BOISE — Last week, the fifth of the 2019 legislative session, state officials and lawmakers:
Introduced many more bills
With the deadlines to introduce new legislation coming up, most committees were busy as lawmakers scramble to get their ideas in for consideration. There are way too many to list, but the highlights include bills to:
n Get rid of mandatory minimum sentences for drug trafficking.
n Ban teenagers under the age of 16 from marrying, and set up more regulations surrounding the marriages of 16- and 17-year-olds.
n Make female genital mutilation a felony.
n Let police arrest someone charged with threatening violence at a school, rather than write a misdemeanor citation.
n Set standards for bounty hunters in Idaho.
n Require parents to opt into sexual education for their children, rather than requiring those who don’t want it to opt out.
n Legalize hemp.
Fought over redistricting
Republicans are pushing a constitutional amendment to add a seventh member to the Commission for Reapportionment. This member would be picked by a majority vote of the governor, lieutenant governor, treasurer, controller and superintendent of public instruction, all of whom are currently Republicans, and likely would mean a commission that, for now, is split evenly between the two major parties would have a 4-3 Republican majority.
Supporters of the measure, which was introduced on Wednesday, say it would get rid of the possibility for a deadlock and reduce the risk of costly court fights, both of which have accompanied some past redistrictings. Opponents view it as an attempt to replace a mostly nonpartisan process with one where Republicans can gerrymander the state’s legislative districts, and the Democrats have been pushing back. Democrats walked out of the House State Affairs Committee before it voted to approve the measure Friday. A little later when the full House met Minority Leader Mat Erpelding, D-Boise, objected to waiving the reading of the bills being voted on, forcing the clerk to read them in full. Erpelding said he plans to continue his protest on Monday and “as long as I need to.”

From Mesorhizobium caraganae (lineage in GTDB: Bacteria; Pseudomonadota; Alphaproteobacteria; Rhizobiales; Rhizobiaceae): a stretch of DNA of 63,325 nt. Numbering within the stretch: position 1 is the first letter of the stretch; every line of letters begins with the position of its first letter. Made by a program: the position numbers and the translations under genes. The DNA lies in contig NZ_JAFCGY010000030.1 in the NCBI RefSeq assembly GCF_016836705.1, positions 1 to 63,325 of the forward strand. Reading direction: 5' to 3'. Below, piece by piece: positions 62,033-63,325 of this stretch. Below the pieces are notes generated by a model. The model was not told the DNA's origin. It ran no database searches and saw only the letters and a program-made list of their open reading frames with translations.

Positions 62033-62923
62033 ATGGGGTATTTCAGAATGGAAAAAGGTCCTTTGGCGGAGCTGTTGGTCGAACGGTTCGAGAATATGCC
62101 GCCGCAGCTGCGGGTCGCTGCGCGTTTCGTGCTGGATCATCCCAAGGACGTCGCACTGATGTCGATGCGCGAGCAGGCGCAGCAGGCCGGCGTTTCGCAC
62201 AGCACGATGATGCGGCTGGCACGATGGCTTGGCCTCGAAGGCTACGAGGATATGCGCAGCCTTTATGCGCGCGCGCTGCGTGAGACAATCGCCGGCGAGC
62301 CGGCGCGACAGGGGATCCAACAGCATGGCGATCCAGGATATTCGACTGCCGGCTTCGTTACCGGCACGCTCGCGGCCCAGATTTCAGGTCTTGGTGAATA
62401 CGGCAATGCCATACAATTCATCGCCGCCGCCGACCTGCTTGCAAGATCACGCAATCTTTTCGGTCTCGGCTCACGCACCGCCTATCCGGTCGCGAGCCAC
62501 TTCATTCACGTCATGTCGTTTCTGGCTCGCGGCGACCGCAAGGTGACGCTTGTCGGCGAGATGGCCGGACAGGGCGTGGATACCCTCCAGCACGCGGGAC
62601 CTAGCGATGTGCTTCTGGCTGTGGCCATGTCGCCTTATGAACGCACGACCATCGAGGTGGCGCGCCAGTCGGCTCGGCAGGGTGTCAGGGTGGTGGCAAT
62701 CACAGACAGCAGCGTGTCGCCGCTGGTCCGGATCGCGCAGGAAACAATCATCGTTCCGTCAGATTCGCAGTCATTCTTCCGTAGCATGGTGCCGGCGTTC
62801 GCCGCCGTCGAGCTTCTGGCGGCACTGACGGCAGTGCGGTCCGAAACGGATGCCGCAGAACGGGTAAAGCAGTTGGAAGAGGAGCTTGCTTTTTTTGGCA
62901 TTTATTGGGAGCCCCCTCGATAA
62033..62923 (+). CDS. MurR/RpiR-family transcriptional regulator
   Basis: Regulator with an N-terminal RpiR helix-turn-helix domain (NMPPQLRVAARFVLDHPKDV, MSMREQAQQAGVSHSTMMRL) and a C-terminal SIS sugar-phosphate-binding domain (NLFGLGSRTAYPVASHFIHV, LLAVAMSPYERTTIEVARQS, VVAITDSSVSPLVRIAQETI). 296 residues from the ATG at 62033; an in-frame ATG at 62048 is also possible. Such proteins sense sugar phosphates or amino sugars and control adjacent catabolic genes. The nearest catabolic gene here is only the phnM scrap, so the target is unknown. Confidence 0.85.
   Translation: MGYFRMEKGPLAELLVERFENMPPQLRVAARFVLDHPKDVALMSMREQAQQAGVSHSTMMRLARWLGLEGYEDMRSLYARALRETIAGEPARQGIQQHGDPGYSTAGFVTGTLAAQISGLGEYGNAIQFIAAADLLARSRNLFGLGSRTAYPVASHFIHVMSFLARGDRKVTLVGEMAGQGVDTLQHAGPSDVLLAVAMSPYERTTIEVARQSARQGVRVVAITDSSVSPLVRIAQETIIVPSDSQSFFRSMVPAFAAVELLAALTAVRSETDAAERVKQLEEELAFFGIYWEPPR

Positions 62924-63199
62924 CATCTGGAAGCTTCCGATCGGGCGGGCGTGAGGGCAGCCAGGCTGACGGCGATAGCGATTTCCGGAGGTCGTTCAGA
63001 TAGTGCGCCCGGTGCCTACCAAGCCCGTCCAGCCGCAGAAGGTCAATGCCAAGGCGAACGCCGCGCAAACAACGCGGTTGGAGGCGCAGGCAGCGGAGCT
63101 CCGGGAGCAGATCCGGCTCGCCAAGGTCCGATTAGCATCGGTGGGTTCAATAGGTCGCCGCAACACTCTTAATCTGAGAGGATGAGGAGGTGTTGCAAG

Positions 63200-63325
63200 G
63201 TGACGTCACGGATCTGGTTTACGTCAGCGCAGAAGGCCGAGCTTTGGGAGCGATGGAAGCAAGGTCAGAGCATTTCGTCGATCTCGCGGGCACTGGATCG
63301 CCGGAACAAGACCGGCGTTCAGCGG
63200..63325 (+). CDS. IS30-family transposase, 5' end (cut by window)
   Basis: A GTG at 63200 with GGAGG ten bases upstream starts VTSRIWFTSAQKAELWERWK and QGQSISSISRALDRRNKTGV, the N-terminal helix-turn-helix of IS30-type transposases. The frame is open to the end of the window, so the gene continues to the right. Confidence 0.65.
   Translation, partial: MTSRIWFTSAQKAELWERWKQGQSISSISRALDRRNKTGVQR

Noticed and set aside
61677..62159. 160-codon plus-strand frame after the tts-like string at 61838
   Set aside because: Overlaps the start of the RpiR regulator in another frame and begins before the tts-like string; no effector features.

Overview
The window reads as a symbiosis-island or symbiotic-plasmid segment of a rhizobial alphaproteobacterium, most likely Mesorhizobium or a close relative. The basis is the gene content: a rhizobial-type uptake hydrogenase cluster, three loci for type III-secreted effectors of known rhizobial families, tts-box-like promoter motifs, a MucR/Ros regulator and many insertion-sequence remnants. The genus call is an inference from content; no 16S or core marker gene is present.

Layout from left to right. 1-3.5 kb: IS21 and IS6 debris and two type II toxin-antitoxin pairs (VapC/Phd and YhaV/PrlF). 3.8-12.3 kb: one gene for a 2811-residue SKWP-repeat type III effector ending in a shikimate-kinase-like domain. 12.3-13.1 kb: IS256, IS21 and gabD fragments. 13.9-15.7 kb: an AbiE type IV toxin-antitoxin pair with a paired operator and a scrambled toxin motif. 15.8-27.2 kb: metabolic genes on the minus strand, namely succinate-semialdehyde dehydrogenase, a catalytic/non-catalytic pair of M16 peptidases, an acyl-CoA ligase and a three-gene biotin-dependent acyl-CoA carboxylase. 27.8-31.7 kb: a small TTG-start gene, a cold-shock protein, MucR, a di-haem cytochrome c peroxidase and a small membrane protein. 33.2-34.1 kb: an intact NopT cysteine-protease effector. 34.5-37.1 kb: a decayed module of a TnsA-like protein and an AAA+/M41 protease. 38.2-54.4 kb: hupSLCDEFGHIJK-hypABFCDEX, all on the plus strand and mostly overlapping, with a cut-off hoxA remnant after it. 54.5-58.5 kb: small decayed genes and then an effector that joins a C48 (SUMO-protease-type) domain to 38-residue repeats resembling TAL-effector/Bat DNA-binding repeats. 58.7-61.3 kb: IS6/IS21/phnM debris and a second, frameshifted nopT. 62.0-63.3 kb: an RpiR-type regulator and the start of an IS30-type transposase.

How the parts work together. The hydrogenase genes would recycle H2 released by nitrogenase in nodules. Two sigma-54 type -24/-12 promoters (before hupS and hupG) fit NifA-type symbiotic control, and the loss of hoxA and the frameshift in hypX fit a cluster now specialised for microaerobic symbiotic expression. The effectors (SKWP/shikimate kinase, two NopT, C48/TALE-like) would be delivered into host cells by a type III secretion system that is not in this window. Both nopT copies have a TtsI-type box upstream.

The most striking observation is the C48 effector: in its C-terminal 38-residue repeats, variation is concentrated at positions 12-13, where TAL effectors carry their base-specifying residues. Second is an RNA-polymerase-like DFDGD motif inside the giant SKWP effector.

Monday is the deadline to introduce bills in many committees, so expect a flurry of new legislation. Everyone will also be watching Monday to see if the Democrats continue their protest against the redistricting constitutional amendment. The Joint Finance-Appropriations Committee will hold its last week of hearings before it begins to write budget bills. The biggest one it is hearing next week is the Medicaid budget, on Monday.
Quotes of the week
“A 44-year-old could try to marry a 12-year-old in our state.”
-Rep. Melissa Wintrow, D-Boise, talking about a bill to ban marriage of people under 16 and put more restrictions on letting 16- and 17-year-olds marry.
“Elections have consequences. They are elected by the people, these officers.”
-Rep Randy. Armstrong, R-Inkom, defending a constitutional amendment to add a seventh member to the state’s redistricting commission who would be appointed by five statewide elected officials.